Take the 2-minute tour ×
Stack Overflow is a question and answer site for professional and enthusiast programmers. It's 100% free, no registration required.

Why is it that when I do

(!true) ? 'false' : 'true'

it returns 'true'?

share|improve this question
4  
FYI, if you're happen to want the string 'true' or 'false' from a variable, you can also type: !var+'' (or !!var+'' if you want it flipped) –  zyklus Apr 8 '11 at 6:14
9  
What did you expect it to return? –  Corneliu Apr 8 '11 at 8:45
2  
Why hasn't this question contains an accepted answer? –  Buhake Sindi May 9 '13 at 19:19
    
@Buhake, maybe JM at Work was confused by the opening parenthesis without a closing one and did not want to accept? –  Sebastian Langer Jul 17 '13 at 20:10
    
@Sebastian Langer, Aaah! Well spotted, 2 years after posting the original answer! Thanks! :-) –  Buhake Sindi Jul 17 '13 at 20:11
show 3 more comments

closed as off-topic by Raghunandan, jprofitt, Cole Johnson, Sinan Ünür, Graviton Sep 2 '13 at 6:13

This question appears to be off-topic. The users who voted to close gave this specific reason:

  • "Questions asking for code must demonstrate a minimal understanding of the problem being solved. Include attempted solutions, why they didn't work, and the expected results. See also: Stack Overflow question checklist" – Raghunandan, jprofitt, Cole Johnson, Sinan Ünür, Graviton
If this question can be reworded to fit the rules in the help center, please edit the question.

7 Answers

It simply means

if (!true) {
  return 'false';
} else {
  return 'true';
}

!true (not true) means false, so the else is returned.

share|improve this answer
add comment

Because the above is equivalent to:

if (false) {
    return 'false';
} else {
    return 'true';
}

Though perhaps the confusion is coming from the difference between:

if (false) // which is false

And

if (false == false) // which is true
share|improve this answer
    
I think you mean 'true' there ;) –  zyklus Apr 8 '11 at 6:13
    
you mean else { return 'true'; } :) –  hage Apr 8 '11 at 6:14
    
Yup thanks @cwolves, @stefan, was just fixing it –  Box9 Apr 8 '11 at 6:14
    
Best answer so far! –  Phpdna Apr 8 '11 at 6:21
    
I also believe that's exactly the case –  Elijah Saounkine Apr 8 '11 at 6:56
add comment

Because (!true) is false, and then the right side of the : is chosen.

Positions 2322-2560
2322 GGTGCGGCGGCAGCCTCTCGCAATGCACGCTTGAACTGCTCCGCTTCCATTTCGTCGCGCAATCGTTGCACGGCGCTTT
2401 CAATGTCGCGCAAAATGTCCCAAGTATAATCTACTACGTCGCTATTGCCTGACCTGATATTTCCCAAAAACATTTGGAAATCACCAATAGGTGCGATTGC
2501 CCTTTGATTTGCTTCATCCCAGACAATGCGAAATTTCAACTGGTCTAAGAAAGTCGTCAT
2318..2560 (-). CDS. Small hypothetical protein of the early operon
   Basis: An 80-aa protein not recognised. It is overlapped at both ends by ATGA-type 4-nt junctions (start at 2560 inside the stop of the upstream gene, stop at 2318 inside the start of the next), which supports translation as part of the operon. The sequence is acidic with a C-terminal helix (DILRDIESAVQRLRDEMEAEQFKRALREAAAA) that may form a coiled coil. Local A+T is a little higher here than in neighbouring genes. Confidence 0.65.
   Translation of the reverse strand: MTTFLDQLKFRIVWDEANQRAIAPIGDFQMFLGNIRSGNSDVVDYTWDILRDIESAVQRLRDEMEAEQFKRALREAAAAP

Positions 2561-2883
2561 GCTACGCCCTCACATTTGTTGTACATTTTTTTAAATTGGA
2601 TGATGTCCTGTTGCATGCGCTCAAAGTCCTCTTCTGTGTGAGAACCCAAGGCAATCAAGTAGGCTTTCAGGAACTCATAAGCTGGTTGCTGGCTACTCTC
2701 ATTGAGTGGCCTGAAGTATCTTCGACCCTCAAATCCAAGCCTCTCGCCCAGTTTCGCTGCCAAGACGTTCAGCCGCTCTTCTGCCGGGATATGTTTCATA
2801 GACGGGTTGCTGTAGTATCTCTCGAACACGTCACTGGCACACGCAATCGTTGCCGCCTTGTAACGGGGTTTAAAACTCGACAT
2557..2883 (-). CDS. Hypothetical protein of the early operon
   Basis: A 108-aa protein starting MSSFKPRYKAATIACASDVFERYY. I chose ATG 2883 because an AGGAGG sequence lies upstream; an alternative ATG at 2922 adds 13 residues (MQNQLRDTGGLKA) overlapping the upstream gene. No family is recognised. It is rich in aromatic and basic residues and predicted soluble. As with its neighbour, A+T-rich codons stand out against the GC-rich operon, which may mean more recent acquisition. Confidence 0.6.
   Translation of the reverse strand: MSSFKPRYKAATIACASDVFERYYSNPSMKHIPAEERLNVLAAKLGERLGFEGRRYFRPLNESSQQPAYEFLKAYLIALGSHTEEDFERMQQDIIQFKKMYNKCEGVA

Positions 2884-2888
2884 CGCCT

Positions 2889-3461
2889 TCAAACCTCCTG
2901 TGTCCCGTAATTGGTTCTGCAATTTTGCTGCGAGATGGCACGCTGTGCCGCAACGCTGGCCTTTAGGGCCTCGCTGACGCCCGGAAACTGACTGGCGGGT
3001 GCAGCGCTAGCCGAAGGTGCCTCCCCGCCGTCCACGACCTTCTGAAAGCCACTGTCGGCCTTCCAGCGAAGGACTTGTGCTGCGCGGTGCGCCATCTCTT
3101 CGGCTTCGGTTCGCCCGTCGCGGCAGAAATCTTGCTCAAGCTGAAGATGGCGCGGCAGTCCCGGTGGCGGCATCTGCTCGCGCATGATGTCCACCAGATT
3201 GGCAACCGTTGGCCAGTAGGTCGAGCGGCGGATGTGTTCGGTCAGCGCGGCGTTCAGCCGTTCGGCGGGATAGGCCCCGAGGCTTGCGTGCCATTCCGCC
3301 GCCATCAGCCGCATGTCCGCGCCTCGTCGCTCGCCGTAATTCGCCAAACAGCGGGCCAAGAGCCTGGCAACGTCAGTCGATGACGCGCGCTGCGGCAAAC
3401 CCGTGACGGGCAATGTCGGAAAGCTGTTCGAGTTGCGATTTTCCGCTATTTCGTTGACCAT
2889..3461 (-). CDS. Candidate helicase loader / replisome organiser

share|improve this answer
1  
True is false and false is true. WAT –  Cole Johnson Aug 21 '13 at 15:07
add comment

The syntax of A ? B : C means that if A is TRUE, then return the value B. Else return value C. Since A is FALSE, it returns the value C which happens to be true.

share|improve this answer
    
best explanation :) –  Subhalaxmi Nayak Jan 16 at 8:05
add comment

This can be expended to:

if(!true)
{
   return 'false';
}
else
{
   return 'true';
}
share|improve this answer
add comment

The confusion lies here because of the use of string literals to represent boolean values. If you reverse the 'false' and 'true', it makes more sense:

(!true) ? 'true' : 'false'

Would return the string literal false, which is much different than a boolean value.

Your original statement (!true) ? 'false' : 'true' reads as

"If not true, then return the string literal true".

The statement I posted first reads as

"If not true, then return the string literal false".

Which, if you know the opposite (not) value of true is false, then it explains the logic illustrated.

share|improve this answer
add comment

if(!true) is equivalent to if(!true= true) which is equivalent to if(false=true) which is false. Therefore return (true) which is on the false side of the if statement.

share|improve this answer
2  
You can't set true equal to false. At least in sane languages. –  Cole Johnson Aug 21 '13 at 15:08
1  
I think you mean if(!true==true) –  Carlos Muñoz Oct 31 '13 at 19:58
    
JS is a sane language: ReferenceError: invalid assignment left-hand side –  Oriol Nov 2 '13 at 23:28
add comment

protected by Buhake Sindi Aug 21 '13 at 14:51

Thank you for your interest in this question. Because it has attracted low-quality answers, posting an answer now requires 10 reputation on this site.

Would you like to answer one of these unanswered questions instead?

Not the answer you're looking for? Browse other questions tagged or ask your own question.